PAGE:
1998 Janacek MSc Thesis, Charles Univ. creative student
1998 Thorp brilliant math analysis
1999 MacLean-Ziemba, fractional Kelly examples (series of papers 1986+)
2002* MacLean-Ziemba theory of targets rather than time, Time to Wealth
2003 Ziemba AIMR, more simply written, many references
2004 MacLean-Ziemba et al how to calculate the ÒoptimalÓfractional Kelly;
controversial constrained optimization, JEDC
Place/Show system in theory - the place payoff

Pi = public’s place bet on i=1,…n


P = ΣPi
If i and j are the first two horses, gross return/dollar bet on i to place is:

(QP - Pi - P j) 1
+1
2 Pi
Si = public’s show bet on i=1,…n, S = ΣSi
If i, j and k are the first 3 horses, gross return/dollar bet on i to show is:

(QS - Si − Sj − Sk ) 1
+1
3 Si
Hausch, Ziemba, Rubinstein (1981) Management Science and Ziemba-Hausch books.
Academic papers in 1994 Academic Press.
Toteboard and place payoffs

         
Hors
1  2  3 4 5 6 7 Total
e
                 
Odds 4-5 13-1 6-1 5-2 16-1 11-1 33-1  
                 
Win 8293 1009 2116 4212 885 1251 457 18223
                 
Place 2560 660 1386 2610 696 903 339 9214
 
               
S
1570 495 1860 1881 543 712 287 6558
how

If horses 2 and 3 are the first two horses, the gross payoff/dollar bet to place on horse
2 is:
((.83)(9214) - 660 - 1386) 1
+ 1 = $4.24
2 660
$4.20 (with breakage) returned for each $1 place bet on i.
Place probability

Let qij = probability i is first and j is second Efficient win market gives
qi = Wi/W.
Harville (1973) proposed:  place probabilities
determined using just
qij = prob(i first)•prob(j first if i not entered) = qi • public’s win odds.

Similarly, probability i first, j second, and k third is

qi q j q k
qijk =
(1 - qi)(1 - qi - q j)

There are biases in these formulas; see HLZ (1994) - they are ok for this system though as the
biases tend to cancel.
Expected place payoff

Expected gross return on a $1 bet to place on horse i =

qi q j qi q j QP - Pi - P j
Σ j=1,...,n, j≠i ( + )( + 1)
(1 - qi ) (1 - q j) 2 Pi

{
{
Probability i and j are 1st & Place payoff on i if i & j are 1st &
2nd in either order 2nd in either order
Optimal capital growth model

If a wager has a positive expected return, how much should be wagered?

Example
Assume a sequence of independent wagers with the following return per $1 wagered:

{ r

0
w.p. q

w.p. 1-q

If rq>1, what is the optimal fraction of wealth to invest each period?


Optimal capital growth model (Kelly 1956, Breiman 1961, Algoet and Cover, 1988)

The expected rate of growth of wealth from wagering fraction f of wealth each
period for n periods is:
1/ n n
R( f ,n) = [q(1+ fr) 1/ n
+ (1- q)(1- f ) ]

lim R( f ,n) = (1+ fr) ×(1- f ) q 1- q


n®¥
q ln(1+ fr ) + (1− q ) ln(1− f )
=e
Therefore, maximizing the asymptotic expected rate of growth is achieved by
myopic use of a logarithmic utility function, i.e.,

max q ln(1 + fr ) + (1 − q ) ln(1 − f )


f
With one wager, the optimal fraction to bet is f*=edge/odds=p-q.
Slew O’ Gold, 1984 Breeders
Cup Classic
f*=64% for place/show; suggests
fractional Kelly.
Optimal capital growth model, assumes our bet influences the odds and we
can bet on multiple horses.

Non concave program but it seems to converge.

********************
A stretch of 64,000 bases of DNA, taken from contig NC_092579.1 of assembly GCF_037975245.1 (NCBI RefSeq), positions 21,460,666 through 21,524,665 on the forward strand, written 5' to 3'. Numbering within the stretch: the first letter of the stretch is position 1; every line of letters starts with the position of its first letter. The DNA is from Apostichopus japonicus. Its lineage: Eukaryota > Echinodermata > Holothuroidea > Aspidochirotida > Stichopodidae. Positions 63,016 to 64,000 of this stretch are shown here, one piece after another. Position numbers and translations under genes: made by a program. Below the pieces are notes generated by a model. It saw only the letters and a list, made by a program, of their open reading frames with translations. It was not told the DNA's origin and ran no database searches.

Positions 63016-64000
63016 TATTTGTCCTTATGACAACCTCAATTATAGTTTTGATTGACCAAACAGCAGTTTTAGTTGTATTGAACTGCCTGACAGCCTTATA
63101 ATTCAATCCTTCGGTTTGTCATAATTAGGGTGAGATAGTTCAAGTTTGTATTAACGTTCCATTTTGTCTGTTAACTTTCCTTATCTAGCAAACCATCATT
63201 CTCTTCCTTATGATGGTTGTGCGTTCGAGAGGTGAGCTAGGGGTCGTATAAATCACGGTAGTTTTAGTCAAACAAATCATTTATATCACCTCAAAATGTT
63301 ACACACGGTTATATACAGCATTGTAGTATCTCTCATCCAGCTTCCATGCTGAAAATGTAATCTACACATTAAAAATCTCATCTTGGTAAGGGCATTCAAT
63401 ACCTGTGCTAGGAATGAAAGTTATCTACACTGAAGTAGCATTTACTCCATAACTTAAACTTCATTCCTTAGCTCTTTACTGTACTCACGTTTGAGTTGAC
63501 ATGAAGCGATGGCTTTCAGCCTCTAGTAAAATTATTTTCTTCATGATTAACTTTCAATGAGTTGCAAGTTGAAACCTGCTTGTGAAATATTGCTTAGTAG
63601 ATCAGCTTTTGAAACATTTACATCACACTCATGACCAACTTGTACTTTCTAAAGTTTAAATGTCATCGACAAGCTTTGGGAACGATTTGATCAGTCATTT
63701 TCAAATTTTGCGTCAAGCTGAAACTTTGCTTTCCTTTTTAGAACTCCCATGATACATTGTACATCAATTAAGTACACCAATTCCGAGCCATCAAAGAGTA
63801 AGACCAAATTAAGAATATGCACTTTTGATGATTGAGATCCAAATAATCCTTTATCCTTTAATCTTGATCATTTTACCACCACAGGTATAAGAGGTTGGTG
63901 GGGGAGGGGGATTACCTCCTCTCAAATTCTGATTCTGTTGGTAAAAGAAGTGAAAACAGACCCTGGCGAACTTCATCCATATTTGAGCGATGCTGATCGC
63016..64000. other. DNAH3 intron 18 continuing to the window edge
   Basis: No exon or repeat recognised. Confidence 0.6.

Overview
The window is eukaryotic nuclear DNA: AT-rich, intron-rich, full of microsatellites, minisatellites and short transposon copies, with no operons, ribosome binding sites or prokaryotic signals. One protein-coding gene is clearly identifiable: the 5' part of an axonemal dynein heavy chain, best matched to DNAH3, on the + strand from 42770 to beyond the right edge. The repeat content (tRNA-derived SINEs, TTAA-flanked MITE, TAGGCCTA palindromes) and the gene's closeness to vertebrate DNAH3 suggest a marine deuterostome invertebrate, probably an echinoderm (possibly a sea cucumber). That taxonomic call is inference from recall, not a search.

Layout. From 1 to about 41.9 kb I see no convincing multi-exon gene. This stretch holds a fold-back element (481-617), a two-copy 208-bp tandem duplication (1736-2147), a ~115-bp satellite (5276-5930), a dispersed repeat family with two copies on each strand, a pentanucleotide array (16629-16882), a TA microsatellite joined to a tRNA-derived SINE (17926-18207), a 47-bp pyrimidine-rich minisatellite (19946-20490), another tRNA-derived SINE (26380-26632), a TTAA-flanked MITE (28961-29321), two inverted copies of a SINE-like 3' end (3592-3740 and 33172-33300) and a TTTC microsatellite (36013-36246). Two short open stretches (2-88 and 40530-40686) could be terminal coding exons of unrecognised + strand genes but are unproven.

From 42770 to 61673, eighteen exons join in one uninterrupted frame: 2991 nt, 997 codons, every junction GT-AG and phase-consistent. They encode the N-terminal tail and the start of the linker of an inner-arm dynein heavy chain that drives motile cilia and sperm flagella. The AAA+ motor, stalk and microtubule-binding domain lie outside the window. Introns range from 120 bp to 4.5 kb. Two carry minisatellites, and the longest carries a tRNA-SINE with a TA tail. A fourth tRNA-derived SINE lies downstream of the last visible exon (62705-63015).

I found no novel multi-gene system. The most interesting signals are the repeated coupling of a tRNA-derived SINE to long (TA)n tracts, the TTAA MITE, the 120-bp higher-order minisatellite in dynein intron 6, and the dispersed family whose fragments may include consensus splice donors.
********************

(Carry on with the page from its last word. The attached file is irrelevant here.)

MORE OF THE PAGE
Exhibition Park, 1978, typical returns.
Aqueduct, 1981-82
Summary Statistics on Dr Z System Bets
Expected value approximation equations

æw i /w ö
Ex Place i = 0.319 + 0.559ç ÷
p
è i ø/ p

æw i / w ö
Ex Show i = 0.543 + 0.369ç ÷
s
è i ø/ s

• Notice expected value (and optimal wager) are functions of only four
numbers - the totals and the horse in question.
• These equations approximate the full optimized optimal growth model.
• Solving the complex NLP: too much work and too much data for most
people.
• This is used in the calculators.
1983 Kentucky Derby
1991 Breeders’ Cup Race 5
Fractional Kelly place and show bets on the Kentucky Derby

35000

30000 0.1
0.2
25000
0.3
20000 0.4
Wealth 0.5
15000
0.6
10000 0.7

5000
0.8
0.9
0

19811982198319841985198619871988198919901991199219931994199519961997199819992000
Years

• Axis is max % of wealth you can invest with full Kelly, Unconstrained you bet far too much..
• Effect of Arazi in 1992: one race as a 3-year-old, knee operation risky bet.
• Suggests low Kelly fraction. He lost.
• No horse has ever won the Kentucky Derby with just one 3-year-old race and very few with
two races.
• As a 2-year-old, Arazi was absolutely brilliant.
Does the system still work in 2004?
Yes, it looks pretty good. Bets made with one minute to go.

• Huge amounts of money come in with a lag from the rebate shops at the buzzer.
• Still the old system does well.
• Odds of favorite tend to fall at buzzer and that helps us.
Special case - sub-bet
• Favorites are usually underbet to win; this is useful in situations like the place and show 
systems.  These are high probability low payoff situations. 
• However, the situation is reversed in low probability high payoff situations. 
• Then favorites are overbet because in exotics there are usually multiple races or 
multiple horses or both so that many tickets are needed to have a good chance of 
winning.  
• Most bettors pick the favorites and overbet them so their tickets are not too expensive.
• Then they are most likely not to win and if they win, they get very little because they 
have picked the favorite so the payoff is very low.
• This was the behavioral key.
• Filigree, the third choice in the morning line went off at 8-1.
• The 3rd and 5th races back, he ran faster than the favorite Love at Noon ran in
his last two races. So he had a chance to win and he did.
• Love at Noon went off at 1-5 and had most of the P5 money
Top number is final speed number, other numbers are pace within the race.
Approximate Kelly with more money on higher probability wagers.